As giant DoorDash finalizes its plans to go public, Uber announced it has officially completed its acquisition of Postmates, perennially the fourth-largest U.S.-based third-party delivery provider. According to October market share stats from Second Measure, a combined Uber Eats and Postmates would capture 30 percent of the U.S. restaurant delivery market, which pales in comparison to DoorDash’s 51 percent.
Wrapping up this all-stock transaction, Uber Eats and Postmates have now begun the process of integrating their U.S. operations with the intent that both brands will continue their separate branding.
As previously reported, the transaction brings together Uber’s global Mobility and Delivery platform with Postmates’ business in the U.S. to strengthen the delivery of food, groceries, essentials, and other goods. The consumer-facing Postmates and Uber Eats apps will continue to run separately, supported by a more efficient, combined merchant and delivery network.
In connection with the closing, Uber has signaled its commitment to the success of the restaurants and merchants who use its technology to reach customers and delivery people by announcing a national listening tour. These efforts are designed to better understand merchants’ needs, and to continue to develop products, services, and policies that protect their interests.
“Uber and Postmates have long been committed to powering delivery services that support local commerce and communities, all the more important during crises like the one we face today. We’re thrilled to bring these two teams together to continue to innovate, bringing ever-better products and services for merchants, delivery people, and consumers across the country,” said Uber CEO Dara Khosrowshahi.
“We built Postmates to empower local commerce and bring the best of your city to your home, especially in cities like Los Angeles and across the southwest,” said Bastian Lehmann, co-founder and CEO of Postmates. “I’m confident that alongside Uber Eats we will create even more opportunities for our customers, continue to drive growth for our merchants, and deliver unique earning opportunities for our Postmates.”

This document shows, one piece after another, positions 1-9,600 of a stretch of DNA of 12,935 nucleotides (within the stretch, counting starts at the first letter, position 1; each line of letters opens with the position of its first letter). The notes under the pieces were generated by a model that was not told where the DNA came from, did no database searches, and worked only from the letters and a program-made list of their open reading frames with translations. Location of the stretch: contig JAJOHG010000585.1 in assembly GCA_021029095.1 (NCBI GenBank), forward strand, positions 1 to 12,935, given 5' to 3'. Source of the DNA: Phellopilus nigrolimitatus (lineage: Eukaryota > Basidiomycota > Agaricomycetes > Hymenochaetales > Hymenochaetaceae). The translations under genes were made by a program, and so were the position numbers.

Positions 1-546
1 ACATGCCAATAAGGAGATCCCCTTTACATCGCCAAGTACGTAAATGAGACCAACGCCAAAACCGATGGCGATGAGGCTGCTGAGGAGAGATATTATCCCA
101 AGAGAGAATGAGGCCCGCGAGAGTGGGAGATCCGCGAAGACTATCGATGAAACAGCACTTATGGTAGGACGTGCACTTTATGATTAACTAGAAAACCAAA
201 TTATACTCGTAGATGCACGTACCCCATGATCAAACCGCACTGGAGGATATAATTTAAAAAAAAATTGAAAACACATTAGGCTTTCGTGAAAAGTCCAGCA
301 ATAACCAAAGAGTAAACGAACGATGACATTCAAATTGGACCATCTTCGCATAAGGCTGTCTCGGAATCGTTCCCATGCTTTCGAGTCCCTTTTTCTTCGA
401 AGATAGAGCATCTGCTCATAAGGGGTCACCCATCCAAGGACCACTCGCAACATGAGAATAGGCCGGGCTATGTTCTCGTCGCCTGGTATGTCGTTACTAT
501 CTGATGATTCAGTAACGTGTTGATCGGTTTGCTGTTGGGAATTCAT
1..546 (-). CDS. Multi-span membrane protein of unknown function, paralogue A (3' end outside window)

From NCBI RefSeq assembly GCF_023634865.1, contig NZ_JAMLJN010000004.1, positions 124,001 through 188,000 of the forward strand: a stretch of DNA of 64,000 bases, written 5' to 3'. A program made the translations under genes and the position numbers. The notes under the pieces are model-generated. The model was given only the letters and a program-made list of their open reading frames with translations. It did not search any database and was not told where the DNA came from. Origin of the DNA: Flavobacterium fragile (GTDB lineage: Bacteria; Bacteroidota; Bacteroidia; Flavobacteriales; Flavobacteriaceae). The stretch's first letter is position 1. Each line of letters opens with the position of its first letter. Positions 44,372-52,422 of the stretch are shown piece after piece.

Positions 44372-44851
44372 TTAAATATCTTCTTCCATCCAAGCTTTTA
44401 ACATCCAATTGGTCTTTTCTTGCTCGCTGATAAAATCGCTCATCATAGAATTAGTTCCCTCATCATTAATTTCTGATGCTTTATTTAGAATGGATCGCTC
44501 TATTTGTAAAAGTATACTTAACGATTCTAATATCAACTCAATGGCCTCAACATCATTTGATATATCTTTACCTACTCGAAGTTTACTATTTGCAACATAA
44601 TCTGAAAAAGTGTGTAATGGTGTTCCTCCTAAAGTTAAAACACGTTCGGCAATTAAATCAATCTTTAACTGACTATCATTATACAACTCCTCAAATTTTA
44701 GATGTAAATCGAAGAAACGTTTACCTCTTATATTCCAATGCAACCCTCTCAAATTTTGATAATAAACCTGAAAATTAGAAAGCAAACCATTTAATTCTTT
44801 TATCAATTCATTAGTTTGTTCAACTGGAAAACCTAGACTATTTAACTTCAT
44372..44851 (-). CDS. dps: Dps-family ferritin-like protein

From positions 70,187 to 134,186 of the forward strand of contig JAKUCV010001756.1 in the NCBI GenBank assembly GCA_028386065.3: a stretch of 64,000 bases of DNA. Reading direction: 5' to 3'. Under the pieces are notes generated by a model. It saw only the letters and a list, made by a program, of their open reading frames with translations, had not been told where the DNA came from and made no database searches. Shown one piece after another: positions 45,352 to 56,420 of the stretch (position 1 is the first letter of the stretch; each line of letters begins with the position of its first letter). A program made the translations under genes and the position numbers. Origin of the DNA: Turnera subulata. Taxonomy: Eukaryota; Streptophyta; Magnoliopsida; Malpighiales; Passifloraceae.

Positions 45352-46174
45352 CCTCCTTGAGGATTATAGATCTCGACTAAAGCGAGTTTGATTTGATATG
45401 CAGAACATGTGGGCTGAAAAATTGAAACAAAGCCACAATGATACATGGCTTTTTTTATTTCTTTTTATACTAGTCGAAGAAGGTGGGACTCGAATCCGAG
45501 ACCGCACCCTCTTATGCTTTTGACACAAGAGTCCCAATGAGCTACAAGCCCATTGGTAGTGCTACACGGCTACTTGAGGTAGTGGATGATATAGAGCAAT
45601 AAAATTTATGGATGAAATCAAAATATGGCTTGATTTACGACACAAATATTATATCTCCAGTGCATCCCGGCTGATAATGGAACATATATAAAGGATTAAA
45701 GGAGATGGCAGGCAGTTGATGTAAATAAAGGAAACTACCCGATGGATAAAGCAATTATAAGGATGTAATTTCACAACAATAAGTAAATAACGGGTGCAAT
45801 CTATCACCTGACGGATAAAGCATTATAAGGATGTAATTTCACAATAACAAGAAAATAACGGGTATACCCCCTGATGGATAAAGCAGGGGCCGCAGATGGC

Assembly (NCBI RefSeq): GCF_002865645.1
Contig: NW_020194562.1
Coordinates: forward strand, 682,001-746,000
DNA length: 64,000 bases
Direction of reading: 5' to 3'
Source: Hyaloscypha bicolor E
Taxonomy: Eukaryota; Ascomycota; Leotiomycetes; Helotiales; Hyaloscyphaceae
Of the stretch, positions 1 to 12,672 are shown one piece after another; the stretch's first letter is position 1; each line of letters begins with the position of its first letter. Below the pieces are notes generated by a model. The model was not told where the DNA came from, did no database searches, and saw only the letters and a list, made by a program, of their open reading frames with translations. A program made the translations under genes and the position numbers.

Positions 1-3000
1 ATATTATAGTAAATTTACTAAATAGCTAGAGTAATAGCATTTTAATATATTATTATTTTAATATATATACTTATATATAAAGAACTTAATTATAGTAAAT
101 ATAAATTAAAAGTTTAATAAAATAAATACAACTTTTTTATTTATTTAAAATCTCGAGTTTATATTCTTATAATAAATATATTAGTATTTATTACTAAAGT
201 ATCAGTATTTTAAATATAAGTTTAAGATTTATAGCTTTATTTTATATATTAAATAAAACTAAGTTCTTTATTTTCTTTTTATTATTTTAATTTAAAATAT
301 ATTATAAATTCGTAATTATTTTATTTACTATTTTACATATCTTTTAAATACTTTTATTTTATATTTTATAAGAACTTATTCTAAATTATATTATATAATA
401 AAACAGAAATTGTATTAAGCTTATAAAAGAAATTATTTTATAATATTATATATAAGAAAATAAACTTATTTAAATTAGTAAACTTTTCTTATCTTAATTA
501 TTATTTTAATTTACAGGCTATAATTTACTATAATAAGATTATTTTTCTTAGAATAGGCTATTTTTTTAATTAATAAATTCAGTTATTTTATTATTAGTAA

Compared to its primary competitors, Postmates delivers more than just food. While other delivery providers have recently inked deals with pharmacies and retailers as they diversify their offerings, Postmates has long been known for its grocery, convenience store and other verticals its drivers deliver.
Based in San Francisco, just like Uber, Postmates has outsized influence in the critical Southern California market, and the brand has become a pop culture touchstone, with many celebrity cameos featured in the brand’s marketing and social media channels.
In a blog post expounding on its plans to integrate the two brands, Uber said it will prioritize transparency with restaurants and other merchants on the platform.
Going forward, this means helping merchants grow their businesses, and providing them with the tools and products they need to reach their customers on their own terms,” the post read. “We believe merchants deserve transparency in contracts and pricing structures and control over how they choose to partner with us—and we’re committed to giving them that control. Merchants are also right to expect our dedication to high levels of quality and safety; Uber has long stood for safety, and we’ll continue to do so in partnership with Postmates.”